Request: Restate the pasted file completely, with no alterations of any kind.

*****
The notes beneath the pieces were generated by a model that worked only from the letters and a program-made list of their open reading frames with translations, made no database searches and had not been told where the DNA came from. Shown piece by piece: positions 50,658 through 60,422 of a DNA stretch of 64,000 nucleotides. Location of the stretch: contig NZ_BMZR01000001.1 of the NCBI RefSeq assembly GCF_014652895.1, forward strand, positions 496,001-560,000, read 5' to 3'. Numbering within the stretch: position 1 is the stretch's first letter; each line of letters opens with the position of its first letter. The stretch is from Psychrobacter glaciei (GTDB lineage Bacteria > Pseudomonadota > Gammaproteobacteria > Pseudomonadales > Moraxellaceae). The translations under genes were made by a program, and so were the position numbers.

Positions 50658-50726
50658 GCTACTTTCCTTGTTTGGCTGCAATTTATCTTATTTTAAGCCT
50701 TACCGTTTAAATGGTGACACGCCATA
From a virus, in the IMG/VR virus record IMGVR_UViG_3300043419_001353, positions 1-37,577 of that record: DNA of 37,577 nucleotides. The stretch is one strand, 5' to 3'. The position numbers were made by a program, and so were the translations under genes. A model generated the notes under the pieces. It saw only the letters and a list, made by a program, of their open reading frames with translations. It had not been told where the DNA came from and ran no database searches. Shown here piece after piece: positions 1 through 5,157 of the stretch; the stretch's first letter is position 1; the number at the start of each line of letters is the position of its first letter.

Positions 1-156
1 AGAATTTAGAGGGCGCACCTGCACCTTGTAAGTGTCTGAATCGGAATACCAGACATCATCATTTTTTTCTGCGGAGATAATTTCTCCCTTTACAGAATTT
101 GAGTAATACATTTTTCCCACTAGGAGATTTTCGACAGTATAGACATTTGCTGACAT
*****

The notes beneath the pieces were generated by a model that worked only from the letters and a program-made list of their open reading frames with translations, made no database searches and had not been told where the DNA came from. Shown piece by piece: positions 50,658 through 60,422 of a DNA stretch of 64,000 nucleotides. Location of the stretch: contig NZ_BMZR01000001.1 of the NCBI RefSeq assembly GCF_014652895.1, forward strand, positions 496,001-560,000, read 5' to 3'. Numbering within the stretch: position 1 is the stretch's first letter; each line of letters opens with the position of its first letter. The stretch is from Psychrobacter glaciei (GTDB lineage Bacteria > Pseudomonadota > Gammaproteobacteria > Pseudomonadales > Moraxellaceae). The translations under genes were made by a program, and so were the position numbers.

Positions 50658-50726
50658 GCTACTTTCCTTGTTTGGCTGCAATTTATCTTATTTTAAGCCT
50701 TACCGTTTAAATGGTGACACGCCATA
From a virus, in the IMG/VR virus record IMGVR_UViG_3300043419_001353, positions 1-37,577 of that record: DNA of 37,577 nucleotides. The stretch is one strand, 5' to 3'. The position numbers were made by a program, and so were the translations under genes. A model generated the notes under the pieces. It saw only the letters and a list, made by a program, of their open reading frames with translations. It had not been told where the DNA came from and ran no database searches. Shown here piece after piece: positions 1 through 5,157 of the stretch; the stretch's first letter is position 1; the number at the start of each line of letters is the position of its first letter.

Positions 1-156
1 AGAATTTAGAGGGCGCACCTGCACCTTGTAAGTGTCTGAATCGGAATACCAGACATCATCATTTTTTTCTGCGGAGATAATTTCTCCCTTTACAGAATTT
101 GAGTAATACATTTTTCCCACTAGGAGATTTTCGACAGTATAGACATTTGCTGACAT